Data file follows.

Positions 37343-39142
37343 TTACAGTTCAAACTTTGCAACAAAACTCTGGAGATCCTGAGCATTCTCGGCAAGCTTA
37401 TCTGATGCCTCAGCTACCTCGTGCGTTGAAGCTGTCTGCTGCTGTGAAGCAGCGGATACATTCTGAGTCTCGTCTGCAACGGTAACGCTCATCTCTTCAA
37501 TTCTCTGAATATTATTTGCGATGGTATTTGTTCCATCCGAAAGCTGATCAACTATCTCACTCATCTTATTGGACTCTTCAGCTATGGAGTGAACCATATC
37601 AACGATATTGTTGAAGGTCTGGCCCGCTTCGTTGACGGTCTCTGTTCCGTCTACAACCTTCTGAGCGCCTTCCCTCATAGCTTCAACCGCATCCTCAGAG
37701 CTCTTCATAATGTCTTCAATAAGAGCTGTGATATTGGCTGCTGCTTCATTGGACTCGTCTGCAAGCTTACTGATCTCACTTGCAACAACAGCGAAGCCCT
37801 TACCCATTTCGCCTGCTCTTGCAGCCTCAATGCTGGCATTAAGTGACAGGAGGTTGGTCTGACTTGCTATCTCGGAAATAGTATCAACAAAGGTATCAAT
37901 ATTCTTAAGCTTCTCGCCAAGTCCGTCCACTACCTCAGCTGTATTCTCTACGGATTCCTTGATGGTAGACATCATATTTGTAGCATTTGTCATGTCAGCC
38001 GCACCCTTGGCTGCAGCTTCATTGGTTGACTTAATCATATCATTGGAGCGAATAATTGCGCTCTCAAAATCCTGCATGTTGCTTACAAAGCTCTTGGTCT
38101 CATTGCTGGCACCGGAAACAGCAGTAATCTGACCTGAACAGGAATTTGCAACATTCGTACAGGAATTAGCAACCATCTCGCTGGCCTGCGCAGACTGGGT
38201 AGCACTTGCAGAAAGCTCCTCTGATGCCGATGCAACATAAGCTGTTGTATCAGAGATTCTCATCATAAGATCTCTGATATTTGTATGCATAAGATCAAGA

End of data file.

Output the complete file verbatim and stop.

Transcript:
Positions 37343-39142
37343 TTACAGTTCAAACTTTGCAACAAAACTCTGGAGATCCTGAGCATTCTCGGCAAGCTTA
37401 TCTGATGCCTCAGCTACCTCGTGCGTTGAAGCTGTCTGCTGCTGTGAAGCAGCGGATACATTCTGAGTCTCGTCTGCAACGGTAACGCTCATCTCTTCAA
37501 TTCTCTGAATATTATTTGCGATGGTATTTGTTCCATCCGAAAGCTGATCAACTATCTCACTCATCTTATTGGACTCTTCAGCTATGGAGTGAACCATATC
37601 AACGATATTGTTGAAGGTCTGGCCCGCTTCGTTGACGGTCTCTGTTCCGTCTACAACCTTCTGAGCGCCTTCCCTCATAGCTTCAACCGCATCCTCAGAG
37701 CTCTTCATAATGTCTTCAATAAGAGCTGTGATATTGGCTGCTGCTTCATTGGACTCGTCTGCAAGCTTACTGATCTCACTTGCAACAACAGCGAAGCCCT
37801 TACCCATTTCGCCTGCTCTTGCAGCCTCAATGCTGGCATTAAGTGACAGGAGGTTGGTCTGACTTGCTATCTCGGAAATAGTATCAACAAAGGTATCAAT
37901 ATTCTTAAGCTTCTCGCCAAGTCCGTCCACTACCTCAGCTGTATTCTCTACGGATTCCTTGATGGTAGACATCATATTTGTAGCATTTGTCATGTCAGCC
38001 GCACCCTTGGCTGCAGCTTCATTGGTTGACTTAATCATATCATTGGAGCGAATAATTGCGCTCTCAAAATCCTGCATGTTGCTTACAAAGCTCTTGGTCT
38101 CATTGCTGGCACCGGAAACAGCAGTAATCTGACCTGAACAGGAATTTGCAACATTCGTACAGGAATTAGCAACCATCTCGCTGGCCTGCGCAGACTGGGT
38201 AGCACTTGCAGAAAGCTCCTCTGATGCCGATGCAACATAAGCTGTTGTATCAGAGATTCTCATCATAAGATCTCTGATATTTGTATGCATAAGATCAAGA